Objecting to the inherent sexism implied by a Sadie Hawkins dance, Britta throws her own rival dance (naturally, this being Greendale, in the same room at the same time) but runs into problems when she accidentally says ‘Sophie B Hawkins’ instead of ‘Susan B Anthony’ and is expected to produce said 1990s pop star at the event.
Now we know that Community will be back for season five (about which we remain pleased but baffled) with 100% more Dan Harmon (yay!) but 50% less Donald Glover (boo!), we wanted to finish off the last few episodes of season four, so I’m taking over reviewing duties from Mark for the back half of this season (Mark will continue to work his way through season two). Basically, the completest in me wouldn’t be happy otherwise.
It’s very difficult to determine how ‘good’ something is objectively and without reference to anything else. We judge things according to other things – and in the case of TV shows in their fourth season, we judge them by their own greatest hits. By that standard, ‘Herstory of Dance’ falls far below the heights hit by ‘Modern Warfare,’ ‘Mixology Certification,’ ‘Advanced Dungeons and Dragons’ or ‘Remedial Chaos Theory.’ In a stronger season, this would be a weaker episode.
But watched simply for itself, or in the context of the much weaker season that is Community season four, 'Herstory of Dance' is actually pretty good. It’s simple, it doesn’t rely on excessively elaborate spoof set-ups, it’s character-based and most of all it’s just… nice.
This is Community season four so we’re not going to get away with an episode entirely free of meta pop culture references. However, in this case Abed’s attachment to sitcom tropes is used reasonably well, and his actions come from the development of his character (even if being told that several dozen times does rather lessen the impact). He tries to get away from TV references but ends up in a classic sitcom plot anyway, in a plot that has the potential to be awful, but like the similar story in ‘Early 21st Century Romanticism,’ works out largely OK in the end. I rather like the deconstruction of the Manic Pixie Dream Girl that Annie brings as Abed's blind date, which highlights the inherent daftness of that idea quite nicely, though Shirley’s friend doesn’t make much of an impression and seems more like a tired cliché, rather than a spin on a tired cliché.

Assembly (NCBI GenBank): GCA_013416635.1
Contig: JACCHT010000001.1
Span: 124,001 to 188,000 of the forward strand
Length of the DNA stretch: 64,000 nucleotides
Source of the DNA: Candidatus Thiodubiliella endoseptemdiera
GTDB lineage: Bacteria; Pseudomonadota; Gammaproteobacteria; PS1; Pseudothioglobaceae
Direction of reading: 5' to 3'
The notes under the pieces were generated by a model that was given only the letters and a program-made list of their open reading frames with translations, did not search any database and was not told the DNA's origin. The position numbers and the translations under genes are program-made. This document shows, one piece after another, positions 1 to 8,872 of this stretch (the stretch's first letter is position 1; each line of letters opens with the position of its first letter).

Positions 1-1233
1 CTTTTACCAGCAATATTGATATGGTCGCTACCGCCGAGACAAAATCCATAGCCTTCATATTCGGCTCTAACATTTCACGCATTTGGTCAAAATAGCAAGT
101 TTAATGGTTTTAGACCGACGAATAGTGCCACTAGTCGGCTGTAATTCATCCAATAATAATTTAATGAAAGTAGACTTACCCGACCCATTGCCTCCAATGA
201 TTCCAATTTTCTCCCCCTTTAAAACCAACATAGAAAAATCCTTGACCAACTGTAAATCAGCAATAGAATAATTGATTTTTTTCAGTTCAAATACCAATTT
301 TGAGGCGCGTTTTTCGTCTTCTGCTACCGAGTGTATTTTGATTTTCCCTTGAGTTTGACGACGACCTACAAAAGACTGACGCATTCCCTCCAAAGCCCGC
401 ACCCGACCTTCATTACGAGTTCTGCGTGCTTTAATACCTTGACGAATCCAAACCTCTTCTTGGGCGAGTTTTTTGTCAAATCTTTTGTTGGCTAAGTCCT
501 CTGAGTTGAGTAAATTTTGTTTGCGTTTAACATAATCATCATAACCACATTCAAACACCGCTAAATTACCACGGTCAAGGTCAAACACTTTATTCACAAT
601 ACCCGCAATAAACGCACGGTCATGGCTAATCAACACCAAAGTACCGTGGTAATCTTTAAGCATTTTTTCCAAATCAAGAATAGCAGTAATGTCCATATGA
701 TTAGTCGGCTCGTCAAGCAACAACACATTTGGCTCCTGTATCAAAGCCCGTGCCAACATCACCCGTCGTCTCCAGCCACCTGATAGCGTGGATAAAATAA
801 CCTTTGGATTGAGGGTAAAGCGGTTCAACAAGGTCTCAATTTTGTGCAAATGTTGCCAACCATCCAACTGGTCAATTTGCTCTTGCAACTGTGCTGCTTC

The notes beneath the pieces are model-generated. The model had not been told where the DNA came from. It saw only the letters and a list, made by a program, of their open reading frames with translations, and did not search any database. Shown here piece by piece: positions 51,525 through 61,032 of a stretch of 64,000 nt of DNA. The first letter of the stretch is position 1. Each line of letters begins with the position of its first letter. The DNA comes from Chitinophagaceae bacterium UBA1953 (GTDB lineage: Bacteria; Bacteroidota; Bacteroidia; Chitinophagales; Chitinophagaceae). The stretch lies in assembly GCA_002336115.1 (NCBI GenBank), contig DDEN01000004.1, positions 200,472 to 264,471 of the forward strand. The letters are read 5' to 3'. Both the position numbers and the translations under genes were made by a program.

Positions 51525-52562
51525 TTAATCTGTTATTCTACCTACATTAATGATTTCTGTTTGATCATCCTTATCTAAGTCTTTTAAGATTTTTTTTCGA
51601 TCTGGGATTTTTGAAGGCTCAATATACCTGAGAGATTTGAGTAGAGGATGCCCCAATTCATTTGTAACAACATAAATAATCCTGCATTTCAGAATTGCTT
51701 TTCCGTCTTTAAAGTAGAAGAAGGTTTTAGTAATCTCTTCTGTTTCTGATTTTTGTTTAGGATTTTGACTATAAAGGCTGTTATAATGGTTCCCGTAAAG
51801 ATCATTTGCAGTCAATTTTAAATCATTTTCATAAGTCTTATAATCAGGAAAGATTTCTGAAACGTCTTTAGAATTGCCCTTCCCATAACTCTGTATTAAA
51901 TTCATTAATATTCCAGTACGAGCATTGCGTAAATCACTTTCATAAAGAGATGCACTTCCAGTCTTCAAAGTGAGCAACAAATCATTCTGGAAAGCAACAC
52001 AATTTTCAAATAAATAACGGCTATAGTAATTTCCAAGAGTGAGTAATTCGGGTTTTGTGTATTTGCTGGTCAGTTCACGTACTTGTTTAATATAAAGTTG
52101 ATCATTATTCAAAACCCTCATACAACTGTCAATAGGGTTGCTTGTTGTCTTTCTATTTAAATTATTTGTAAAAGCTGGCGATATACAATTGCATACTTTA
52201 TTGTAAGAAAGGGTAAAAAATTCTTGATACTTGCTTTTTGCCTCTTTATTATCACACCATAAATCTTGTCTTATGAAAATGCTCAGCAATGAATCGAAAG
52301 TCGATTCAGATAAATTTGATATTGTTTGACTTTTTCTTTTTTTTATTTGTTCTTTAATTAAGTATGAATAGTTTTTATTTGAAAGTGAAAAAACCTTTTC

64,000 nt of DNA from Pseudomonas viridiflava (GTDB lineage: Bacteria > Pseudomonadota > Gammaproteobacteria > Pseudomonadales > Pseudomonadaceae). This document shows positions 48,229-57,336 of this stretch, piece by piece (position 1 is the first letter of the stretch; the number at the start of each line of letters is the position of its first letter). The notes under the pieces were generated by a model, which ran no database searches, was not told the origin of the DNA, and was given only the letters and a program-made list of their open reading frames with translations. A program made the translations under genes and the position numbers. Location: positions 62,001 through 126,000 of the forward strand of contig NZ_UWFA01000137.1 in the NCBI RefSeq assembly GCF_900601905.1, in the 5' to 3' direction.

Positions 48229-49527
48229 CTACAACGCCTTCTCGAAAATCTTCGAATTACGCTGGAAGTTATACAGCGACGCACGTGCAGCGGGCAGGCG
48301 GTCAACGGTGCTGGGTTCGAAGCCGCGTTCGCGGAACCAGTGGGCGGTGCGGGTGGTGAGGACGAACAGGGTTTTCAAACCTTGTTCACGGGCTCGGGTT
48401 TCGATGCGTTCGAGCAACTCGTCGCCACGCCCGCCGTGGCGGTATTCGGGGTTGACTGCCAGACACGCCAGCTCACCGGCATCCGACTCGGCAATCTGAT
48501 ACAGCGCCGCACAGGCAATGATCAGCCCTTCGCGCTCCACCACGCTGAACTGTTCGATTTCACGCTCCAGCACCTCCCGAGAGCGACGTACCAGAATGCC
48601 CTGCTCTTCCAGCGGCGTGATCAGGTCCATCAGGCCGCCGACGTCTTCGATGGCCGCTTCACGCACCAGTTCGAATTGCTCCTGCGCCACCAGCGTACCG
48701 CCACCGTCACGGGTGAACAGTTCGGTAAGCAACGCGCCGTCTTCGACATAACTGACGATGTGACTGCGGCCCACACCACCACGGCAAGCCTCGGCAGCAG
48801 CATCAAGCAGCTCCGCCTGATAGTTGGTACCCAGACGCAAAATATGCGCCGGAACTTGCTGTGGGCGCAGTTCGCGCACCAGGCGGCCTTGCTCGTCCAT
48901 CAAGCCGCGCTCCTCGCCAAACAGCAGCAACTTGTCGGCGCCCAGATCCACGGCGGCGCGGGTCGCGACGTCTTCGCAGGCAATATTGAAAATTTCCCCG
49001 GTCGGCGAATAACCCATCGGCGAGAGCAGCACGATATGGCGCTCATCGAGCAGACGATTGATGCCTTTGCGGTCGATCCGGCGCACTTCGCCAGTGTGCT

The twist to the meta-textual formula here is that, having found a girl he's interested in, Abed is forced to take part in a pop culture homage that he actually doesn’t like and that makes him acutely uncomfortable for the sake of another person, rather than throwing himself into something he loves regardless of how everyone else feels about it. That there is growth, my friends! (And I agree with him about public declarations of affection. Awful. You’d think they’d all have learned from Britta’s actions in the first season finale).
The strongest aspect of this episode, though, is the Britta storyline. Ironically, although Britta and Troy are technically a couple for most of this season, season four as a whole has been reminding me why I used to root for Jeff and Britta as a romantic pairing, before Joel McHale and Alison Brie’s chemistry made me a fervent Jeff/Annie supporter. McHale and Gillian Jacobs also have very nice chemistry (let’s face it, McHale probably has good chemistry with a doorknob) and being around Britta really does make Jeff a better person –- with a little help from Pierce. This episode does well to remember that Pierce wasn’t always a complete [insert rude word of choice here] and that he does actually care about these people. His speech to Jeff about why he should cut Britta some slack and why Britta deserves to be treated better by all of them is wonderful.
All in all, this episode is kind of cheesy, and the pop culture references are still trying a bit too hard, but it’s sweet enough that those things can be largely forgiven. I’m certainly glad the episode exists, if only to see the smile on Britta’s face at the end and to see her ‘take back’ the verb ‘to Britta’ – it’s about time something worked out for her! This may not be Community at its best, but it’s a long, long way from Community at its worst.
Bits ‘n’ pieces
- British people problems - I don’t know who Sophie B Hawkins is, Susan B Anthony rings a bell but only because it’s already the name of Britta’s cat, and I only know what a Sadie Hawkins Dance is thanks to Buffy the Vampire Slayer. But never mind, I got the gist.
- The Dean’s Pleasantville-style black and white Donna Reed costume is sort of awesome and sort of horrifying all at once.
- The tag in the original broadcast is a sneak peek at the puppet episode, which is a rather odd choice that pretty much reeks of desperation.
Annie: She's like one of those quirky girls from the movies. I saw her in the cafeteria trying to pay for lunch with a song.
Abed: I’m not good with faces, is that a judgmental face or a happy face?
Jeff: Did you do this?
Britta: If it’s possible to make something happen by willing it, then yes I did.
Abed (into the mic): There was a girl here tonight. Her name was Rachel. I met her and it was very pleasant. And I made a mistake. And now I’d very much like to continue this conversation in private.
Jeff: I know it’s probably impossible to read my texts without them sounding sarcastic, but I assure you, this one is as earnest as they come. Congratulations on an awesome dance, you Britta’d the hell out of this thing.
Too nice to dislike. Three out of four cats named after feminist icons.
Juliette Harrisson is a freelance writer, classicist and ancient historian who blogs about Greek and Roman Things in Stuff at Pop Classics.